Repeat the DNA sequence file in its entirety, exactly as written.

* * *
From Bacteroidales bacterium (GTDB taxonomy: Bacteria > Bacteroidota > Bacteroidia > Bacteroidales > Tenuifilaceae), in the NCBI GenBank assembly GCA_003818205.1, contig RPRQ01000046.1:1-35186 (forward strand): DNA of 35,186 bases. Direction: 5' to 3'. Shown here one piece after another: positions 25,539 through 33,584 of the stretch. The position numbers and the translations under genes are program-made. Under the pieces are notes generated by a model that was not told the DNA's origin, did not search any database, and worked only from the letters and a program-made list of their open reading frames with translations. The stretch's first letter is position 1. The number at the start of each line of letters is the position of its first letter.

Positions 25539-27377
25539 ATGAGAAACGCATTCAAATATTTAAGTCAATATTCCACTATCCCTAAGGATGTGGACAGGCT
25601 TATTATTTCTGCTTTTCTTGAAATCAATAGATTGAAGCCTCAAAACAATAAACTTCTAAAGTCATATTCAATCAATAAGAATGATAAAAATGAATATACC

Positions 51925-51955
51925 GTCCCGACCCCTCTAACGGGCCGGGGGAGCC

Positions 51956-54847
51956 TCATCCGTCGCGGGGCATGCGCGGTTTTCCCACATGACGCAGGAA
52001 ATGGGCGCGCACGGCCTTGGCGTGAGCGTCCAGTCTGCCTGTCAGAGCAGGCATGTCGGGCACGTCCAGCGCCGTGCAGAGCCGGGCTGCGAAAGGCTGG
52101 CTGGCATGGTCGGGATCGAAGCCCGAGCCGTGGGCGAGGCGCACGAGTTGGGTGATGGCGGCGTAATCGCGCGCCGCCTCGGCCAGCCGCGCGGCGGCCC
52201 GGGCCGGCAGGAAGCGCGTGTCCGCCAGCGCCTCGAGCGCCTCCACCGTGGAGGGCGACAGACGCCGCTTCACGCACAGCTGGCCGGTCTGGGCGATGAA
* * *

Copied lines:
From Bacteroidales bacterium (GTDB taxonomy: Bacteria > Bacteroidota > Bacteroidia > Bacteroidales > Tenuifilaceae), in the NCBI GenBank assembly GCA_003818205.1, contig RPRQ01000046.1:1-35186 (forward strand): DNA of 35,186 bases. Direction: 5' to 3'. Shown here one piece after another: positions 25,539 through 33,584 of the stretch. The position numbers and the translations under genes are program-made. Under the pieces are notes generated by a model that was not told the DNA's origin, did not search any database, and worked only from the letters and a program-made list of their open reading frames with translations. The stretch's first letter is position 1. The number at the start of each line of letters is the position of its first letter.

Positions 25539-27377
25539 ATGAGAAACGCATTCAAATATTTAAGTCAATATTCCACTATCCCTAAGGATGTGGACAGGCT
25601 TATTATTTCTGCTTTTCTTGAAATCAATAGATTGAAGCCTCAAAACAATAAACTTCTAAAGTCATATTCAATCAATAAGAATGATAAAAATGAATATACC

Positions 51925-51955
51925 GTCCCGACCCCTCTAACGGGCCGGGGGAGCC

Positions 51956-54847
51956 TCATCCGTCGCGGGGCATGCGCGGTTTTCCCACATGACGCAGGAA
52001 ATGGGCGCGCACGGCCTTGGCGTGAGCGTCCAGTCTGCCTGTCAGAGCAGGCATGTCGGGCACGTCCAGCGCCGTGCAGAGCCGGGCTGCGAAAGGCTGG
52101 CTGGCATGGTCGGGATCGAAGCCCGAGCCGTGGGCGAGGCGCACGAGTTGGGTGATGGCGGCGTAATCGCGCGCCGCCTCGGCCAGCCGCGCGGCGGCCC
52201 GGGCCGGCAGGAAGCGCGTGTCCGCCAGCGCCTCGAGCGCCTCCACCGTGGAGGGCGACAGACGCCGCTTCACGCACAGCTGGCCGGTCTGGGCGATGAA